Just as with standard birth control pills, fertility returns within one or two months of stopping, says Estes. But that's not a promise. "Not everyone can get pregnant in one to two months," he tells WebMD. "It can take time, just as with regular birth control pills."

Is It Natural to Stop Your Menstrual Period?

In the early days of extended-cycle birth control pills, women were concerned about the health risks of stopping or suppressing their periods. In fact, monthly bleeding is really not necessary -- and suppressing it has no impact on health, Estes says.

Ross concurs: "There's no risk to suppressing the monthly period. If a woman is having bad menstrual cycles, there's no reason why she needs to have a period. But I have a lot of patients who are reassured by having one every few months, especially if they're worried about pregnancy."

Long-Term Safety of Birth Control Pills

For women taking birth control pills of any type, there is increased risk of blood clots, especially for smokers and women over 35. "The risk is going to be the same whether you're taking a continuous pill or a standard birth control pill," Estes says.

Also, there is increased risk of developing cervical cancer, which drops quickly once the pill is stopped. Taking oral contraceptives for five or more years was associated with a doubling of cervical cancer risk. The risk returns to that of never-users within a decade of stopping oral contraceptives.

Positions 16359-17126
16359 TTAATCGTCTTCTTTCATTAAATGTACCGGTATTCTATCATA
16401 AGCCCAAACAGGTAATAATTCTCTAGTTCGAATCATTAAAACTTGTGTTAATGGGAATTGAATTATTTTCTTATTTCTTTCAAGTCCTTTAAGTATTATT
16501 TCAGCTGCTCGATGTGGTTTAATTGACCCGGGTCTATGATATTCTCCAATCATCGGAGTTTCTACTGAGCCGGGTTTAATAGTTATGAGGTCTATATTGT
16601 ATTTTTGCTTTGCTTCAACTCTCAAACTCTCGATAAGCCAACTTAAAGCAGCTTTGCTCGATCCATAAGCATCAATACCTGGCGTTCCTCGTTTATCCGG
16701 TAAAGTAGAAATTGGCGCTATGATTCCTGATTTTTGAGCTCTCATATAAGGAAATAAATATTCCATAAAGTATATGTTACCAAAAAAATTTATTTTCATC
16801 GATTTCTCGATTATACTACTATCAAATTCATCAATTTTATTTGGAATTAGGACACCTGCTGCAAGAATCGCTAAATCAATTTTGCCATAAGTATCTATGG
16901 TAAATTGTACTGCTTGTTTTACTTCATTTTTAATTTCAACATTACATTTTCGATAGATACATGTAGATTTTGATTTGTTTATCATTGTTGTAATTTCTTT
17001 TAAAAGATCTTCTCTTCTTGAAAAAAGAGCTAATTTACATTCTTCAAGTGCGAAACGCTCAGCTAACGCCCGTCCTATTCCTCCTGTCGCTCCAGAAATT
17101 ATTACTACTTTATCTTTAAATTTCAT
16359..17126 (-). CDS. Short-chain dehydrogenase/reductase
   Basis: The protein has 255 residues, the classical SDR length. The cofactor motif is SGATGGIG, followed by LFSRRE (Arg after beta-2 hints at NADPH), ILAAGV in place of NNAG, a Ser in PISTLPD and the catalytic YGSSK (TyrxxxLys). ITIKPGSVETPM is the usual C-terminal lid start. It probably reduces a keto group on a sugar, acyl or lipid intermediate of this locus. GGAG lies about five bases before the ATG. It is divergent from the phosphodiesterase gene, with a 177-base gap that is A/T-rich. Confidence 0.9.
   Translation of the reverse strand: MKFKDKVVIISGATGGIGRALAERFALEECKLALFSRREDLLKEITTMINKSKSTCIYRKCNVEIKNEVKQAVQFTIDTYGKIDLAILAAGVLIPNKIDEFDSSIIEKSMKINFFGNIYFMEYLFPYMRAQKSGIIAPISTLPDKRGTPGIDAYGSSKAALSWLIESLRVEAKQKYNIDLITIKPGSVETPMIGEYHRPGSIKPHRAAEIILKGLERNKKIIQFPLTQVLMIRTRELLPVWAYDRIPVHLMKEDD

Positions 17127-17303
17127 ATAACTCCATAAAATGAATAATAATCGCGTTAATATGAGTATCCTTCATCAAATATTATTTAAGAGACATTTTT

What’s the Breast Cancer Risk From Birth Control Pills?

Some women worry: Is there long-term risk of breast or other hormone-fueled cancers?

"The best data we have about birth control pills and breast cancer is that there is no link," Estes says. "We have to extrapolate what we know about conventional birth control pills. But we have no reason to believe your risk of breast cancer will increase over your lifetime because of continuous-use birth control pills."


While hormone replacement therapy (HRT) has been linked to a slight increased risk of breast cancer, the hormones used in birth control pills are different. "These are different estrogens and progestins than are used in HRT, explains Ross. “They have been studied since the 1960s, and good data suggests what's good and not good about them. Breast cancer has never been one of the concerns with birth control pills."

Also, there is no increased risk to the uterus or uterine lining (the endometrium), he says.

In fact, taking birth control pills has health advantages, Ross points out. There is evidence that birth control pills protect against cancers of the ovary and uterus, as well as against pelvic inflammatory disease and iron-deficiency anemia. The combination pill can reduce acne, the risk of an ectopic pregnancy, noncancerous breast cysts, and ovarian cysts.

"People don't talk enough about the decreased risk of ovarian and uterine cancers, decreased acne, decreased formation of ovarian cysts," says Ross.

WebMD Feature Reviewed by Brunilda Nazario, MD on April 13, 2009


SOURCES: Christopher Estes, MD, assistant professor of obstetrics and gynecology, University of Miami School of Medicine. Patti J. Ross, MD, a professor of obstetrics, gynecology, and reproductive sciences, University of Texas Medical School, Houston. Medscape press release: "FDA approves oral contraceptive containing folate."